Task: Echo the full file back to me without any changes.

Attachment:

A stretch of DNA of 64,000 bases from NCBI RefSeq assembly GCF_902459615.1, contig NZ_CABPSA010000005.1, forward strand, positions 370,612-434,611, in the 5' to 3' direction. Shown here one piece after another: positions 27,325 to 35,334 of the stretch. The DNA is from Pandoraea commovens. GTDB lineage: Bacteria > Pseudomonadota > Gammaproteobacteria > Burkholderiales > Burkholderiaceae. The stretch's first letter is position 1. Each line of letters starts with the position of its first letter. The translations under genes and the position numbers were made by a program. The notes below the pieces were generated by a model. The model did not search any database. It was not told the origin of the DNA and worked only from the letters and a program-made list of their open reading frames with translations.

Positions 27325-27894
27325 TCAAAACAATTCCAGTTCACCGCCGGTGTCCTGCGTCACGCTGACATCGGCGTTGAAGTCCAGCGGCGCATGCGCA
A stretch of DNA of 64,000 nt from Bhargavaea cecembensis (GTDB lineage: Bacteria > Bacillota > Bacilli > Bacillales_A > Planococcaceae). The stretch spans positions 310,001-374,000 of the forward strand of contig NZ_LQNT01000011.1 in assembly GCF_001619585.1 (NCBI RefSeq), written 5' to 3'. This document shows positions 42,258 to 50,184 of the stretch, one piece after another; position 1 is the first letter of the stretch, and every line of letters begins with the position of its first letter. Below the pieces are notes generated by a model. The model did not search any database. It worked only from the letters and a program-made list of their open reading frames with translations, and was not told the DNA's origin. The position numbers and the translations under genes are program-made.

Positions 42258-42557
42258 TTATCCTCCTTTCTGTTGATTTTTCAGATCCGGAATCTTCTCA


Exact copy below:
A stretch of DNA of 64,000 bases from NCBI RefSeq assembly GCF_902459615.1, contig NZ_CABPSA010000005.1, forward strand, positions 370,612-434,611, in the 5' to 3' direction. Shown here one piece after another: positions 27,325 to 35,334 of the stretch. The DNA is from Pandoraea commovens. GTDB lineage: Bacteria > Pseudomonadota > Gammaproteobacteria > Burkholderiales > Burkholderiaceae. The stretch's first letter is position 1. Each line of letters starts with the position of its first letter. The translations under genes and the position numbers were made by a program. The notes below the pieces were generated by a model. The model did not search any database. It was not told the origin of the DNA and worked only from the letters and a program-made list of their open reading frames with translations.

Positions 27325-27894
27325 TCAAAACAATTCCAGTTCACCGCCGGTGTCCTGCGTCACGCTGACATCGGCGTTGAAGTCCAGCGGCGCATGCGCA
A stretch of DNA of 64,000 nt from Bhargavaea cecembensis (GTDB lineage: Bacteria > Bacillota > Bacilli > Bacillales_A > Planococcaceae). The stretch spans positions 310,001-374,000 of the forward strand of contig NZ_LQNT01000011.1 in assembly GCF_001619585.1 (NCBI RefSeq), written 5' to 3'. This document shows positions 42,258 to 50,184 of the stretch, one piece after another; position 1 is the first letter of the stretch, and every line of letters begins with the position of its first letter. Below the pieces are notes generated by a model. The model did not search any database. It worked only from the letters and a program-made list of their open reading frames with translations, and was not told the DNA's origin. The position numbers and the translations under genes are program-made.

Positions 42258-42557
42258 TTATCCTCCTTTCTGTTGATTTTTCAGATCCGGAATCTTCTCA